Alang–Sosiya is the largest ship-scrapping yard in the world, established in 1982. Every year an average of 171 ships having a mean weight of 2.10 × 106( ± 7.82 × 105) of light dead weight tonnage (LDT) being scrapped. Apart from scrapped metals, this yard generates a massive amount of combustible solid waste in the form of waste wood, plastic, insulation material, paper, glass wool, thermocol pieces (polyurethane foam material), sponge, oiled rope, cotton waste, rubber, etc. In this study multiple regression analysis was used to develop predictive models for energy content of combustible ship-scrapping solid wastes. The scope of work comprised qualitative and quantitative estimation of solid waste samples and performing a sequential selection procedure for isolating variables. Three regression models were developed to correlate the energy content (net calorific values (LHV)) with variables derived from material composition, proximate and ultimate analyses. The performance of these models for this particular waste complies well with the equations developed by other researchers (Dulong, Steuer, Scheurer-Kestner and Bento’s) for estimating energy content of municipal solid waste.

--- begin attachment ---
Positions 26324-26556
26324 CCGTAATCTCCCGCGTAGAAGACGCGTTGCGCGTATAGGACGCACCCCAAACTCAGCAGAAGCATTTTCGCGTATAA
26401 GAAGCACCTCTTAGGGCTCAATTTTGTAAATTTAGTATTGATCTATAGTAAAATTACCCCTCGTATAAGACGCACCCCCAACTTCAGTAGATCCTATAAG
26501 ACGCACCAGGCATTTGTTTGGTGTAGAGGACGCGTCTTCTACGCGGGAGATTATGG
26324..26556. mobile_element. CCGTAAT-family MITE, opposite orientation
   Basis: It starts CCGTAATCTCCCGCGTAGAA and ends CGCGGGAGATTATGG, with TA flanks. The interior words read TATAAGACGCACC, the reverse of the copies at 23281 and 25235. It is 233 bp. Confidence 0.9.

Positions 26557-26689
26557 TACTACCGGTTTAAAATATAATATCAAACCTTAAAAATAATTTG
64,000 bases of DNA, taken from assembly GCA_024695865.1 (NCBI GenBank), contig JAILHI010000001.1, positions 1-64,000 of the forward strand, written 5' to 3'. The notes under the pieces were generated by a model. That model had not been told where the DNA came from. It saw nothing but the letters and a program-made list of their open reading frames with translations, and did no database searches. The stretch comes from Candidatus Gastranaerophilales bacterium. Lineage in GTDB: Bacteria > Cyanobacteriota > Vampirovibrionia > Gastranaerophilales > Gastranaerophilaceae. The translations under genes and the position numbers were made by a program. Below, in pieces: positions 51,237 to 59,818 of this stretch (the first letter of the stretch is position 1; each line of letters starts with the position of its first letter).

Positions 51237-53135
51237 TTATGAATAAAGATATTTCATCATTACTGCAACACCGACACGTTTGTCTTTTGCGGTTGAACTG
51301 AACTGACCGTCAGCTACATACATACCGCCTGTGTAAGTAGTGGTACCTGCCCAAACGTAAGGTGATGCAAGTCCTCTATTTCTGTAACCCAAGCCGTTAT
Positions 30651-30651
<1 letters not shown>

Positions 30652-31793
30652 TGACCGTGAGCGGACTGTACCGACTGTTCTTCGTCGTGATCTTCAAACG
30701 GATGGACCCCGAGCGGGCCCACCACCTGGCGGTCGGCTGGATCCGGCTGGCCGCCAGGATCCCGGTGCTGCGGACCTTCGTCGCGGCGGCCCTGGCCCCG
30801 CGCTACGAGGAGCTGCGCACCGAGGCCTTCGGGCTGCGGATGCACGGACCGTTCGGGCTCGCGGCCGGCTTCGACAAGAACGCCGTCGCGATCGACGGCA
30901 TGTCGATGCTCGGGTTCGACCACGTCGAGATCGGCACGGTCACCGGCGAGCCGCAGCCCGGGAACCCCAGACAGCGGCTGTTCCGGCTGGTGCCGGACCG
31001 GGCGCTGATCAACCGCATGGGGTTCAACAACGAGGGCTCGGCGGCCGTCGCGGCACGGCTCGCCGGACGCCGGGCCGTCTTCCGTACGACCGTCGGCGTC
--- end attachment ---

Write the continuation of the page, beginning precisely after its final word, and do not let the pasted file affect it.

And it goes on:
2. Materials and methods
2.1. Moisture content (ASTM E949)
2.2. Volatile matter and ash content (ASTM E897)
2.3. Physical composition (ASTM E889)
2.4. Multiple regression analysis
2.5. Regression diagnostics
3. Results and discussion
3.1. Characteristics of ship scrapping waste from Alang–Sosiya ship breaking yard
3.2. Physical composition model
3.3. Ultimate analysis model
3.4. Proximate analysis model
Journal Title: Waste Management
Volume 25, Issue 7, 2005, Pages 747-754
Accepted 9 November 2004. Available online 10 February 2005.
M. Srinivasa Reddy, Shaik Basha, H.V. Joshi, V.G. Sravan Kumar, B. Jha and P.K. Ghosh
Department of Marine Algae and Marine Environment, Central Salt and Marine Chemicals Research Institute, Gijubhai Badheka Marg,
Bhavnagar 364 002, Gujarat, India
Corresponding Author: Tel.: +91 278 2561354
Fax: +91 278 2566970/2567562.
Source: Science Direct